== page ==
The economy of Zambia fell into a deep recession due the adverse impact of the COVID–19 pandemic. Real GDP contracted by an estimated 4.9% in 2020, after growing by 4.0% in 2018 and 1.9% in 2019. The output contraction is the result of an unprecedented deterioration in all the key sectors of the economy. Manufacturing output fell sharply as supply chains were disrupted, while the service and tourism sectors were hurt as private consumption and investment weakened due to measures taken to contain the spread of COVID–19. Mining output, which declined initially due to falling global demand for copper, is recovering amidst production disruptions in South America. Sustained commodity price increases beyond the current forecast could lead to lower economic contraction. Even before the pandemic, the economy was experiencing serious macroeconomic challenges, such as high inflation, widening fiscal deficits, unsustainable debt levels, low international reserves, and tight liquidity conditions. Price levels and the financial sector have not stabilized, despite government efforts to deploy monetary easing in 2019 and 2020. Inflation has been rising, mainly driven by the pass-through effects of the depreciation of the kwacha and elevated food and transport prices. Following the outbreak of COVID–19, inflation rose to 17.4% in 2020 and is projected to remain above the target range of 6%–8% in 2021. The external position also worsened in 2020, with dwindling reserves (averaging 1.6 months import cover), and will remain depressed in 2021 due to copper price and output fluctuations, rising public debt payments, and elevated nonoil imports. The government’s pursuit of expansionary fiscal policy for public investments, despite falling revenues, has resulted in widening fiscal deficits (8.3% of GDP in 2019 and 11% of GDP in 2020). The expansionary fiscal policy, mainly financed by external and local borrowing, caused Zambia’s public and publicly guaranteed debt to hit 91.6% of GDP in 2019 and 104% in 2020. It will remain elevated in the medium term. (Download detailed Analysis Source : Report African Economic Outlook 2021 ; AfDB)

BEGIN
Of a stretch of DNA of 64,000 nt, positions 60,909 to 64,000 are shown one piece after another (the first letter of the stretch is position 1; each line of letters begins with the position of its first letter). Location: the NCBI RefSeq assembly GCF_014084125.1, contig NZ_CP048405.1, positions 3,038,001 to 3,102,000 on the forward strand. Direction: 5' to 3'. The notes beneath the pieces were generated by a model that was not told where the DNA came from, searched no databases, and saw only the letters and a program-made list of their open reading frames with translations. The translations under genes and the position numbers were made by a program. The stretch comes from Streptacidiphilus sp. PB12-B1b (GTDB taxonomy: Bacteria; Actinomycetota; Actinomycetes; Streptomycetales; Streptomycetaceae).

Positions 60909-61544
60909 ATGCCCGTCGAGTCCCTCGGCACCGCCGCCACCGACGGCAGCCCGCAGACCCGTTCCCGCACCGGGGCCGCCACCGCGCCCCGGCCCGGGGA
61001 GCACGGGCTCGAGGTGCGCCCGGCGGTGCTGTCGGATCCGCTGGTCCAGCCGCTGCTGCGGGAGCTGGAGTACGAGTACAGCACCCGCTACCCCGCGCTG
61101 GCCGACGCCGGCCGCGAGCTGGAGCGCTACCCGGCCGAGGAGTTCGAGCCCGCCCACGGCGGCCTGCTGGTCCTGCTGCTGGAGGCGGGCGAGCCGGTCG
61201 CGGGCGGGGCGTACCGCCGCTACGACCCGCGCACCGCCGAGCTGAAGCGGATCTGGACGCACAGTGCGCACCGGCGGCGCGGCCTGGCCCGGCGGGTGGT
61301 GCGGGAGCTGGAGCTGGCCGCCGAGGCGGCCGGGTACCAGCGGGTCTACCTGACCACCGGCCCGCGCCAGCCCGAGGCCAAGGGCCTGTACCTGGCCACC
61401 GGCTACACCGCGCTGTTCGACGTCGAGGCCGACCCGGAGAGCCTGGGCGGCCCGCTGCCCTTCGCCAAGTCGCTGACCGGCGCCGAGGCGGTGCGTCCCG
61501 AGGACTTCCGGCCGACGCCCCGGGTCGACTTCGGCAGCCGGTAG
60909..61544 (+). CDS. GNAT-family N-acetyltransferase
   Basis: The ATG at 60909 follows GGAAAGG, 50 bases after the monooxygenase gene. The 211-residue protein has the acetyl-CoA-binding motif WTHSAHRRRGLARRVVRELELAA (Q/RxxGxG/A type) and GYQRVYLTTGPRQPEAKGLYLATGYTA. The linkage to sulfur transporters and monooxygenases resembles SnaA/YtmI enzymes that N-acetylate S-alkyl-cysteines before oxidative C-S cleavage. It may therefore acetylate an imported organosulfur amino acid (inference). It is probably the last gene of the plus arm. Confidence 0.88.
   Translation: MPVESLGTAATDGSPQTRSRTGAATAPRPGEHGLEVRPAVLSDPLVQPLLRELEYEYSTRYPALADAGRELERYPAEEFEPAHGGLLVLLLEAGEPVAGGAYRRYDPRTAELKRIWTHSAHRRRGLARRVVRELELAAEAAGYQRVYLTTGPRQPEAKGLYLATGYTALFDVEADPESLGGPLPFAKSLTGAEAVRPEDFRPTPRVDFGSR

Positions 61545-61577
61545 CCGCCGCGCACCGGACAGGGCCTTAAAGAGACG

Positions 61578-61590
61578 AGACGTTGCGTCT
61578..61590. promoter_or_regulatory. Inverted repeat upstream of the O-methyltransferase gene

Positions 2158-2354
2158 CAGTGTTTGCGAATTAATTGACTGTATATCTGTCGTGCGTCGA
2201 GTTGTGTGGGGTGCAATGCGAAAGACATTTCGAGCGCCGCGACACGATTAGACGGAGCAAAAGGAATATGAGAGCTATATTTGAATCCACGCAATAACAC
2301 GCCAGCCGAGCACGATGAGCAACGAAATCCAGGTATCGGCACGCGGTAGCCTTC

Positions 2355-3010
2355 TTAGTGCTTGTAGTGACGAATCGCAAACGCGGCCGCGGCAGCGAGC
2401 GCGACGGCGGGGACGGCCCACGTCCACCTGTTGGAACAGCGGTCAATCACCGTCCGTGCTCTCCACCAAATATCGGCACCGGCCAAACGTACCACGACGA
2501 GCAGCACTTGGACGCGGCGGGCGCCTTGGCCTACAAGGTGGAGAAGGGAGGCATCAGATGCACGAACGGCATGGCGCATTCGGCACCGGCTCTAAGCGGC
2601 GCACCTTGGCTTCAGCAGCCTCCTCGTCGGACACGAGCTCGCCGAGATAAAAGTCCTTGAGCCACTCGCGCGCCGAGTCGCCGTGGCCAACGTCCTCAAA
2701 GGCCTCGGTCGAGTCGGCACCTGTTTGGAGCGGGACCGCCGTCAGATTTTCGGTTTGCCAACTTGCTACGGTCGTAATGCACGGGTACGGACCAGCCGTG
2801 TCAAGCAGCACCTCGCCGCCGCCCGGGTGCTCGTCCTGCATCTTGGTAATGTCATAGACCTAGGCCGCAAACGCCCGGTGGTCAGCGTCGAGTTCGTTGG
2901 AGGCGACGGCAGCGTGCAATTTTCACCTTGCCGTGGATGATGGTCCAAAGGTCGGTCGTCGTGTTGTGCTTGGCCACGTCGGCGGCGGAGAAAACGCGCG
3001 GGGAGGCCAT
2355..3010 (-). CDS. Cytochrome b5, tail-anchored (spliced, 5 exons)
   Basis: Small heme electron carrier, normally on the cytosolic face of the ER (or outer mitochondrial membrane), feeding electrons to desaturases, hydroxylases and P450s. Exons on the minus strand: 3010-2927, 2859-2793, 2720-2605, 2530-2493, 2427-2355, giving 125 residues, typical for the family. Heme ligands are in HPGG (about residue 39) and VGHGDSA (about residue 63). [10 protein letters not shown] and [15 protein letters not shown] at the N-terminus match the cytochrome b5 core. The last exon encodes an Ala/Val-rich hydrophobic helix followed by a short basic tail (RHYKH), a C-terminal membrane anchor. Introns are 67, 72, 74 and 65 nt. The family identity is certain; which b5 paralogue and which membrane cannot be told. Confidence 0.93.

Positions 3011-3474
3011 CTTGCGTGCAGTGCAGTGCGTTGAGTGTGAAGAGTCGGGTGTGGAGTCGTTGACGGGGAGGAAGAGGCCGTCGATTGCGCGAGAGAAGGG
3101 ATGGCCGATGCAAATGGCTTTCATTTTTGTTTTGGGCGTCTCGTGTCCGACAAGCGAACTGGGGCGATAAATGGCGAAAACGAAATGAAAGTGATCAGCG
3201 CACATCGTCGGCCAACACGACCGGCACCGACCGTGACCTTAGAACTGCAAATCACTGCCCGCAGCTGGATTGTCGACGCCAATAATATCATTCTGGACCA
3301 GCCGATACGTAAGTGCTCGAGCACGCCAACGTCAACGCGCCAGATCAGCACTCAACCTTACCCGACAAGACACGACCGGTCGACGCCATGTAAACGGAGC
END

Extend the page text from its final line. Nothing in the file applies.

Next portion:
In June 2017, the banking sector of Zambia represented a total asset of $0.53 billion.
Credit distributed to businesses represents $2.1 billion and, more broadly, credit to private sector totaling $2.6 billion.
Lusaka Stock Exchange comprises 24 listed companies, representing, at the end of 2017, a market capitalization of $6.1 billion.
Amounts invested by private equity represents $1 million.